Mason Kicks Off Spot




Baldwin & Stone Work Again on Super Bowl
BOSTON–Baldwin & Stone will be on Super Bowl XXXVI.
The Cambridge, Mass., agency will launch a new TV ad to promote W.B. Mason’s same-day office supply delivery service.
It will be the fourth time the shop has promoted the client in a regional Super Bowl commercial.
Creative director Paul Stone said W.B. Mason’s first Super Bowl spot gave the company so much exposure that they had to make the game an annual tradition.
“Even though it’s so expensive, it’s probably the best bang for your buck,” he said. “I have not experienced anything that compares to it.”
Casey Media of Braintree, Mass., handles broadcast media planning and buying for W.B. Mason. The shop would not comment on the cost of the Super Bowl buy.
The Brockton, Mass., company spent $3-5 million on advertising last year, Stone said.
There will be at least 10 local ad slots available during this year’s game, which will be broadcast Jan. 30 on ABC affiliate WCVB-TV.
W.B. Mason, New England Ford and Honda dealers are the only regional clients to purchase time within the game. Other slots were purchased by national companies, including Charles Schwab and Cisco Systems.
The W.B. Mason ad will air in the Boston market and support radio and outdoors ads that also sport the catchy tagline, “Gotta. Hafta. Geddit today.”
W.B. Mason has four furniture showrooms and sells office supplies by catalogue and online in New England and New Jersey.
The same-day service rolled out in the Boston area about nine months ago; this is the first campaign to promote it.
The TV spot is scheduled to run for a five-week flight after the Super Bowl.
Radio ads begin running today, while billboards and bus wraps touting the service also are visible in the metro Boston area.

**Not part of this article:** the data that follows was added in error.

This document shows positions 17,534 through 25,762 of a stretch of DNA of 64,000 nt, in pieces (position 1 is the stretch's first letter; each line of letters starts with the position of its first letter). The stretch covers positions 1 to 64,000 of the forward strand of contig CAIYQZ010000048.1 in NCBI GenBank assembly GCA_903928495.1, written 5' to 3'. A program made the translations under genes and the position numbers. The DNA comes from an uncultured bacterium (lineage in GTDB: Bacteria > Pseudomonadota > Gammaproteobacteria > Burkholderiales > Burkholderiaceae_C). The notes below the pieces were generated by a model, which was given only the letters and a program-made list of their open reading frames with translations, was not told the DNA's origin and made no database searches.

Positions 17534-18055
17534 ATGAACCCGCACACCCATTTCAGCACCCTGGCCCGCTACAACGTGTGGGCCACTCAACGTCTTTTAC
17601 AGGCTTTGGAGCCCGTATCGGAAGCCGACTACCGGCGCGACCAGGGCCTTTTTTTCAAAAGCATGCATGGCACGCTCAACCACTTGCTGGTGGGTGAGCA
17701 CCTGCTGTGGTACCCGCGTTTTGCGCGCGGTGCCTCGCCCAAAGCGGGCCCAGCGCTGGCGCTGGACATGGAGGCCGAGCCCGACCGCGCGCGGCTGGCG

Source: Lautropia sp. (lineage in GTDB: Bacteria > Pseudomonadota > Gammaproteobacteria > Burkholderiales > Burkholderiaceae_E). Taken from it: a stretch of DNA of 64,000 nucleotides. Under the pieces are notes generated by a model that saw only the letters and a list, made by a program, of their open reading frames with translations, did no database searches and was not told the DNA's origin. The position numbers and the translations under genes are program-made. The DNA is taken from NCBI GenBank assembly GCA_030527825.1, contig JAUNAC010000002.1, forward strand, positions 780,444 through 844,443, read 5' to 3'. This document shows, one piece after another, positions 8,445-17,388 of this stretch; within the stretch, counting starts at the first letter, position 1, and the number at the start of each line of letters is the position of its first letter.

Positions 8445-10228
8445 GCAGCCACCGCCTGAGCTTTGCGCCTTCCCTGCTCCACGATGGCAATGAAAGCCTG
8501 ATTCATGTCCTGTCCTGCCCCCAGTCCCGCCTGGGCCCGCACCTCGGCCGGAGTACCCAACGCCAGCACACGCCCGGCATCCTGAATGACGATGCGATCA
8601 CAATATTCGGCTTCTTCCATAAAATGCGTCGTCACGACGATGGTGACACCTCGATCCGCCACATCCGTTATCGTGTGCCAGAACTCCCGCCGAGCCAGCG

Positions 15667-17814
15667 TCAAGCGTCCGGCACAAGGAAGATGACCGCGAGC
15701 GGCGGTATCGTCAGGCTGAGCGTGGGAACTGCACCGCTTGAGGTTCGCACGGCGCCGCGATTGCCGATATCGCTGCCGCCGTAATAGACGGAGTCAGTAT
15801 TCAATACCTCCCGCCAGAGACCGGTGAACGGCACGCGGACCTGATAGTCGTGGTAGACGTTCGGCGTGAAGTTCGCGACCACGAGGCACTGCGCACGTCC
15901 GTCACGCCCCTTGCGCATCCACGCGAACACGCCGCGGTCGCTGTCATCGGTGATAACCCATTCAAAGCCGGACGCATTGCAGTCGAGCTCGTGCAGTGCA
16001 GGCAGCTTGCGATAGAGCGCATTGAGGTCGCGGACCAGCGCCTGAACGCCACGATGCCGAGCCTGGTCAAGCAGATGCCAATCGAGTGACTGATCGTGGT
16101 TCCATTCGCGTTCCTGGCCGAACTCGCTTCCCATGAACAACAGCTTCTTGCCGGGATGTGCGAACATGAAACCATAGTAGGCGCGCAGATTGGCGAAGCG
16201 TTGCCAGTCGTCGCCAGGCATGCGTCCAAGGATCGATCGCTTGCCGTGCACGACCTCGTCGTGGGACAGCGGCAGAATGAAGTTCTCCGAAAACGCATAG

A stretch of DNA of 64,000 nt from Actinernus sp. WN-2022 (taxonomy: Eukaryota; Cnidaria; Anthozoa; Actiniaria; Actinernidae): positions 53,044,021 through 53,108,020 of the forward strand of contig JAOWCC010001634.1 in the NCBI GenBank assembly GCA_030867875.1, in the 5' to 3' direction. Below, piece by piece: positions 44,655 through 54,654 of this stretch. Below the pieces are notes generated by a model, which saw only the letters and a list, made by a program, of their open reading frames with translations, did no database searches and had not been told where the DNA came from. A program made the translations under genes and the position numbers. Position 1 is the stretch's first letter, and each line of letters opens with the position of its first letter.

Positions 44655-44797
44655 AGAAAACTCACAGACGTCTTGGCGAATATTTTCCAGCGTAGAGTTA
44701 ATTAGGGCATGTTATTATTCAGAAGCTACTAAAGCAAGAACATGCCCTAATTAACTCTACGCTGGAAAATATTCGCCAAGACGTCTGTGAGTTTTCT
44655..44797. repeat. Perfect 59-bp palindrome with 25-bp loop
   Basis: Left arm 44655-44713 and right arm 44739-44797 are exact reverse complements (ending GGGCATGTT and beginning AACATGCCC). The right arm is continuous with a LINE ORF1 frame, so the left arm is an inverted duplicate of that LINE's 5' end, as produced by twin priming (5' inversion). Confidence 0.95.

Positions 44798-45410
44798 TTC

The TV ad continues in the same vein as past spots with a retro look, a delivery man who saves the day and the 102-year-old company’s longtime logo and tagline, “Who but W.B. Mason.”
The black-and-white spot stars a new character, Herb Blewitt, who panics when he runs out of the copy paper he needs for an important business report.
“He’s a very Dilbert-looking character,” Stone said.
Stone has worked with the client for 14 years. Stone developed the logo and tagline with art director Bill Dahlgren when the pair worked at the former T.J. Clark in Hingham, Mass.
When Stone left that agency 12 years ago to join Baldwin & Stone, the client followed a year later. It took Dahlgren more than a decade to rejoin Stone.
After his position as co-creative director at Groppi Advertising & Design in Braintree, Mass., was eliminated recently, Dahlgren called Stone to ask him to be a personal reference. Instead, Stone hired him, and he’s back working on the W.B. Mason account.
“It’s nice to see that the campaign is still alive and flourishing,” Dahlgren said.
W.B. Mason president Leo Meehan credits Baldwin & Stone’s work with helping the company grow. When Stone began working on the account, annual sales were about $12 million. They are expected to top $200 million this year, despite the dominance of superstores such as Staples and Office Depot.
“We’ve been really consistent and have a lot of name-brand recognition,” Meehan added. K